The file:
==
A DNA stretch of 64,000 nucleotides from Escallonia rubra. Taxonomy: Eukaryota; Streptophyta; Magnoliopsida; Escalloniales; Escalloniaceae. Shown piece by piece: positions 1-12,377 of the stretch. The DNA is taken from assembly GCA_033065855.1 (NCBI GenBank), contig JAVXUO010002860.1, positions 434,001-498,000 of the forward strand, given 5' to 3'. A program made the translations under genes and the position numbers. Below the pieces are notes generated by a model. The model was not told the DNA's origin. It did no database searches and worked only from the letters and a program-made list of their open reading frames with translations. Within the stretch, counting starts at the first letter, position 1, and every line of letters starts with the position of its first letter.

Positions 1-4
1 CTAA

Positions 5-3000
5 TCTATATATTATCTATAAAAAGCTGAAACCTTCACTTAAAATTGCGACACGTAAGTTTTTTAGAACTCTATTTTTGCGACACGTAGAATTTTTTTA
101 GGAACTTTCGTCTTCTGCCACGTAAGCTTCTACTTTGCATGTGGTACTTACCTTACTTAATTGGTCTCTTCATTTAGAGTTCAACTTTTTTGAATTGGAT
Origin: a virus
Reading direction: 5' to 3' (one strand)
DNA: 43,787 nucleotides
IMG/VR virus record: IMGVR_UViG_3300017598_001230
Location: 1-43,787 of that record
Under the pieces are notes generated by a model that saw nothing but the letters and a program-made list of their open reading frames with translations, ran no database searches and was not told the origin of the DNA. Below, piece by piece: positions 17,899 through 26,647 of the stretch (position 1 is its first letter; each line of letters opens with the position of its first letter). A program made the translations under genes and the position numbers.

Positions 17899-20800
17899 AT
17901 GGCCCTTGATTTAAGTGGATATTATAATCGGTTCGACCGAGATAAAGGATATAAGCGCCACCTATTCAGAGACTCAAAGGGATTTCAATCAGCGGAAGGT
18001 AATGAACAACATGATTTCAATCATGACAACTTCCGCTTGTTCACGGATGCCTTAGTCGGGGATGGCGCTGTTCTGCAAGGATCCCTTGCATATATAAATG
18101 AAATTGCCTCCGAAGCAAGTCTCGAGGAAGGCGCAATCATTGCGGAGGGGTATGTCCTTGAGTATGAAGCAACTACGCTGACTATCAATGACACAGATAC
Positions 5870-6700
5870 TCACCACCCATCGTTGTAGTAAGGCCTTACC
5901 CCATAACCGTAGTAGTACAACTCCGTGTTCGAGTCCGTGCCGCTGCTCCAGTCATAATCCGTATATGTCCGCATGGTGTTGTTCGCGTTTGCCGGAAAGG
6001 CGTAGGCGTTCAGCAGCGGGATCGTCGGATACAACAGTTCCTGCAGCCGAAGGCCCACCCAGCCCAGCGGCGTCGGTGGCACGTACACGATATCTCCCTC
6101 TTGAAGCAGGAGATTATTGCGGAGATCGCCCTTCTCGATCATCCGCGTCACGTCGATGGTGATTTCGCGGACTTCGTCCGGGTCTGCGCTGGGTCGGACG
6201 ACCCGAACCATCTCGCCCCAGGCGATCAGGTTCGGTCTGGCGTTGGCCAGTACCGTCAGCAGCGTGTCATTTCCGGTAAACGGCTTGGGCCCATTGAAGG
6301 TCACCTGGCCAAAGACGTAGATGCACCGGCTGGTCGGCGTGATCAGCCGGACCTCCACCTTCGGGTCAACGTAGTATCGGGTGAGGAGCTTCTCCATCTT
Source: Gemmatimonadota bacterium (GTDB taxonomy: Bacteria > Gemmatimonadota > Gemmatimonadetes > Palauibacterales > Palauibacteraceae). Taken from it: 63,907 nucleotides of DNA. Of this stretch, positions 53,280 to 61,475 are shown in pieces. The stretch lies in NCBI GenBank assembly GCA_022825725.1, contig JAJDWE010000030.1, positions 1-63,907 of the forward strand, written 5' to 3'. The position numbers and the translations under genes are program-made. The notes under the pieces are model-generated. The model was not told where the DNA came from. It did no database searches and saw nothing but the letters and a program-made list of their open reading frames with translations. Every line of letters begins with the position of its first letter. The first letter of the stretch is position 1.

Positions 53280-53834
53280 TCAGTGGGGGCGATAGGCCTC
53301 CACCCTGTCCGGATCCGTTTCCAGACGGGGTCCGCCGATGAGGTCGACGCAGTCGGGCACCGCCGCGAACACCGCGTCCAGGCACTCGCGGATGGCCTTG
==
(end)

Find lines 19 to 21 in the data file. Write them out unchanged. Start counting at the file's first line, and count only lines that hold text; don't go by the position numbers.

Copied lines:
5870 TCACCACCCATCGTTGTAGTAAGGCCTTACC
5901 CCATAACCGTAGTAGTACAACTCCGTGTTCGAGTCCGTGCCGCTGCTCCAGTCATAATCCGTATATGTCCGCATGGTGTTGTTCGCGTTTGCCGGAAAGG
6001 CGTAGGCGTTCAGCAGCGGGATCGTCGGATACAACAGTTCCTGCAGCCGAAGGCCCACCCAGCCCAGCGGCGTCGGTGGCACGTACACGATATCTCCCTC